Friday & Shabbat are the only days off in Israel. Israelis call Fridays the day for SKS - Siddurim (errands) kniyot (shopping), and sponga (washing the floor). Yes - it sounds like what it sounds like in English too.
For those of us who are religious, it's the only day off we have all week that we can really just do what we want. Add in the chores involved in preparing for Shabbat, and many families never really get to just spend some time together on their Fridays.
Clearly, one doesn't want to enter Shabbat with a filthy house and no food, so there are going to be preparations, but cooking doesn't need to take up all of your day.
I've prepared a sample menu for a Shabbat that involves relatively little preparation time.
how to make this course:
(prep time - about 10 minutes + shopping)
buy challah, hummus, matbucha, your family's favorite hatzilim, olives, and pickles at the supermarket.
1 bag pre-shredded, pre-washed lettuce
lemon juice or vinegar
olive or other oil
pepper if you like it
wash the tomatoes and cukes
sit down at the table with a cutting board
cut the tomatoes into pieces and put them in a big bowl (preferably with a lid)
add contents of lettuce bag. Add a splash of lemon juice or vinegar and a splash of oil, a dash of salt, and maybe some pepper. Put the lid on the bowl (or plastic wrap if you don't have a lid.) Shake it all. Put in the fridge. Serve.
Everything else can be served directly out of the container or spooned into a plate or bowl before serving. (I prefer not to serve cans at the table, but have no problem with hummus in plastic containers)
Prep time: 10 minutes.
Lead time: at least 2 hours
How to make this course:
1 large or 2 small onions
oil for frying
salt & pepper to taste
parsley (dry flakes work fine)
Chop the onion fine.
Fry the onion in the bottom of your soup pot until it turns transparent
add water and split peas. Stir.
Bring to boil, then leave to simmer, stirring every 30-40 minutes and checking to make sure it doesn't run out of water.
Add parsley - it helps with certain gastric issues.
Add salt and pepper only after the peas have become mushy. If you forget, they can be added at the table.
Chicken & potatoes
String beans with slivered almonds
Prep time: 15-20 minutes
Chicken & potatoes:
prep time: 5-10 minutes
lead time 1-2 hours, depending upon the cooking utensil.
1 whole chicken & or a bunch of chicken pieces
4 large or 6 medium potatoes (or you can use the tiny ones)
how to prepare:
I usually use a clay pot, but you can use a regular deep baking pan or even a disposable.
wash the potatoes. Do not peel.
slice them, unless you're using the tiny ones, in which case, just stick them in as usual.
place the chicken on top of the potatoes. Sprinkle granulated garlic on the chicken.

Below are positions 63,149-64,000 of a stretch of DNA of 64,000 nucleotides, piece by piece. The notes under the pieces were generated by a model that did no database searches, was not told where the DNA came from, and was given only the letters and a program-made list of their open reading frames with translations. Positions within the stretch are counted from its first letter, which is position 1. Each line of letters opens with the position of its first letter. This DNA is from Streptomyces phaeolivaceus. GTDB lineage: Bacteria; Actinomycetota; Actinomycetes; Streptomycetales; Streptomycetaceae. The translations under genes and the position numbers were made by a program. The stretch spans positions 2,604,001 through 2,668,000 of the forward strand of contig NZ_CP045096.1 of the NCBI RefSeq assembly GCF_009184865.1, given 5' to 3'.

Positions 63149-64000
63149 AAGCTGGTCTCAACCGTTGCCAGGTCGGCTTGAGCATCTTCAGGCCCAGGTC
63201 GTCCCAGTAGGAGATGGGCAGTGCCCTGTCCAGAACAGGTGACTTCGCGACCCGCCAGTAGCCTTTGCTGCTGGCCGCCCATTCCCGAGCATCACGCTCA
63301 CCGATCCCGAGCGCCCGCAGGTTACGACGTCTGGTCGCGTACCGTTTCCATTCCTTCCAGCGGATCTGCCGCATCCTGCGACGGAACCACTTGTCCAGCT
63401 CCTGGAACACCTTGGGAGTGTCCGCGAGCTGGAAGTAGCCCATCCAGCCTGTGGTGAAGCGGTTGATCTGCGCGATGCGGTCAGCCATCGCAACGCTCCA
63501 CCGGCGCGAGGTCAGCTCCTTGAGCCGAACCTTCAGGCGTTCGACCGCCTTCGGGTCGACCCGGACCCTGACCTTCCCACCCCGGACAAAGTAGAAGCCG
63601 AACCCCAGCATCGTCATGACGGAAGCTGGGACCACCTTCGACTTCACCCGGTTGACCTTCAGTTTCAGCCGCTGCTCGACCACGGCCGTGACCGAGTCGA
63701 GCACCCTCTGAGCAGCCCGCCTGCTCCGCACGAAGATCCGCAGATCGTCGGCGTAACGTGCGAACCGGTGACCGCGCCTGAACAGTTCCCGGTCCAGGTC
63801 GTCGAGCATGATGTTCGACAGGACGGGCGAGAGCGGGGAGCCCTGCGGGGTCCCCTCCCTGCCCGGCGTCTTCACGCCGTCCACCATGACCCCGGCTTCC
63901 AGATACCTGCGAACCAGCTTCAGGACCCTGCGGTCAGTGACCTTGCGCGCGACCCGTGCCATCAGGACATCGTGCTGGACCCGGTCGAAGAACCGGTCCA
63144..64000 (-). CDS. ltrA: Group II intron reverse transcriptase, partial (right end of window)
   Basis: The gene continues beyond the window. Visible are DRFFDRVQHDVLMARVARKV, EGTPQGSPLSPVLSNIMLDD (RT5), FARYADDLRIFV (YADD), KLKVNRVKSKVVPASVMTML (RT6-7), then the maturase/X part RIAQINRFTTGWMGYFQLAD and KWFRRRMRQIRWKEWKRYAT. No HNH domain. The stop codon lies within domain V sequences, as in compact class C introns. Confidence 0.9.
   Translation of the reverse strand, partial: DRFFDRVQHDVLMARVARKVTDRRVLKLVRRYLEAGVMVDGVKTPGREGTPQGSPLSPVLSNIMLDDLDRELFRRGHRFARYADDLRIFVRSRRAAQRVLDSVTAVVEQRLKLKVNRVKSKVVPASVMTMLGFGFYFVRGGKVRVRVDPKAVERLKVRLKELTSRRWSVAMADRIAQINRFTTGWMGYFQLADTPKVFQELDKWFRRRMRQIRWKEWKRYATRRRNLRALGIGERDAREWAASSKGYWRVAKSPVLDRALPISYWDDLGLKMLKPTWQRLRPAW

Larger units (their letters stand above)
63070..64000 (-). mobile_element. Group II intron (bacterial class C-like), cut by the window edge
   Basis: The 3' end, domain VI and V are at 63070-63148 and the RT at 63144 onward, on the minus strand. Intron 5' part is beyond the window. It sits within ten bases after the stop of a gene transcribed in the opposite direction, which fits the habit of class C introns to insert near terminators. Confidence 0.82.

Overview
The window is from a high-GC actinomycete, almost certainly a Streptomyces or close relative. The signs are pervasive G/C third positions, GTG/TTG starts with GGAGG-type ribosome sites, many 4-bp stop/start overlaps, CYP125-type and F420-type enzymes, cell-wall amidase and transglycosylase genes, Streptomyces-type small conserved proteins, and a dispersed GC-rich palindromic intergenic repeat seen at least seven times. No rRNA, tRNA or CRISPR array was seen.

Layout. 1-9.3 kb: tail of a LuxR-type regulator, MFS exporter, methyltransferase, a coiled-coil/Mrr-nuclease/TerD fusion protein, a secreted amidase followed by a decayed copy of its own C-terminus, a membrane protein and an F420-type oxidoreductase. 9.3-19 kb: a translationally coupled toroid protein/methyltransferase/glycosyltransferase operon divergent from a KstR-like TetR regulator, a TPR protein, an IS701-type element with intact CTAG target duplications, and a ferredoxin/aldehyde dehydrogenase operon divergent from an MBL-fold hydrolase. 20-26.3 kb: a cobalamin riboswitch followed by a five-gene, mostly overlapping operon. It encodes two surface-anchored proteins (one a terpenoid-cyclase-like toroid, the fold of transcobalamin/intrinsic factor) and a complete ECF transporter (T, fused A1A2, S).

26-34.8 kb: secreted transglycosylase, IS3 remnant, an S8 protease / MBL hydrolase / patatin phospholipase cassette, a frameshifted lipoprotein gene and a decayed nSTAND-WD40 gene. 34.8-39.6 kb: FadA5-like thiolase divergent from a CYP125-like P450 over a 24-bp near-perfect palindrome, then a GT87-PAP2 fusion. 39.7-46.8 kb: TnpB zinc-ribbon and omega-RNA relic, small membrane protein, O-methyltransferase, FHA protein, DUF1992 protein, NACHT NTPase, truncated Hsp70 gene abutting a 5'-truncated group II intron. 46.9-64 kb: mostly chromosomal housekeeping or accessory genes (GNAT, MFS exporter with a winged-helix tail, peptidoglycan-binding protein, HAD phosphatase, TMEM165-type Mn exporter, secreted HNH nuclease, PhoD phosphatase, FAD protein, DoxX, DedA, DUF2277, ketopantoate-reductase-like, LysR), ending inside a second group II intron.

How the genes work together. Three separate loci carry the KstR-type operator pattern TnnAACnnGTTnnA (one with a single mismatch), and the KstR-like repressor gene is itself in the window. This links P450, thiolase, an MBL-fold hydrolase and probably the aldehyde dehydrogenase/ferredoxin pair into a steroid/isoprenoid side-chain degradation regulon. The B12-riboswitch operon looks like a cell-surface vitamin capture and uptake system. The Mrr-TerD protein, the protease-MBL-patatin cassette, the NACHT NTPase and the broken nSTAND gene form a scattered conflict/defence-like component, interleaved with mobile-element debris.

Cover the chicken (if you're using a clay pot, use the lid. If you're using something that doesn't have a lid, use tin foil) Place in the oven at about 350 degrees F (175 C). A clay pot needs about 2 hours while a regular baking pan needs a bit more than an hour
string beans with slivered almonds
prep time: 10 min
frozen string beans, preferably whole
oil (preferably olive)
how to make:
defrost the string beans, either by leaving them out or by microwaving them until they're defrosted and not all the way cooked
put oil in a frying pan.
add string beans and stir until they look lightly sauteed.
add slivered almonds, salt, and granulated garlic to taste.
cake & fruit
buy a nice cake at the supermarket or bakery (rugalech are fine too)
rinse off the fruit and put them in a bowl, serve whole.
sliced deli meats
sliced challah/rye bread/rolls
ketchup/mustard/mayo (depending upon your family's tastes)
cake & fruit
that's it. done. You don't have to spend your whole day working on this.
You've only prepared:
salad (10 minutes)
soup (10 minutes)
chicken & potatoes (15 minutes)
string beans with slivered almonds (10 minutes)
You've spent less than an hour slaving away in the kitchen, but you have full, acceptable Shabbat meals, you haven't bought lots of overpriced prepared junk, the meals have a reasonable amount of variety, and you don't have to leave the platta/blech on all of Shabbat either. (This is a huge benefit in the summer, imo - we use a timer to have it on for about 2 hours Friday night, and then it's off the rest of the time.)
If you put all the hot stuff in the oven and put it on high for a few minutes right before you leave for shul, you can actually get away with not leaving the platta on at all. (unless you go to a Karlebach minyan...)
This isn't our family's definitive every week menu, but it's a good sample of how we manage to get in a nap on Friday afternoon, have friends drop by, and not feel like we're rushed to get our food ready for Shabbat.
*matbucha is roughly like salsa, though it has more cumin and less pepper.
**hatzilim is shorthand for any of a number of salads which include eggplant (the actual translation of hatzil)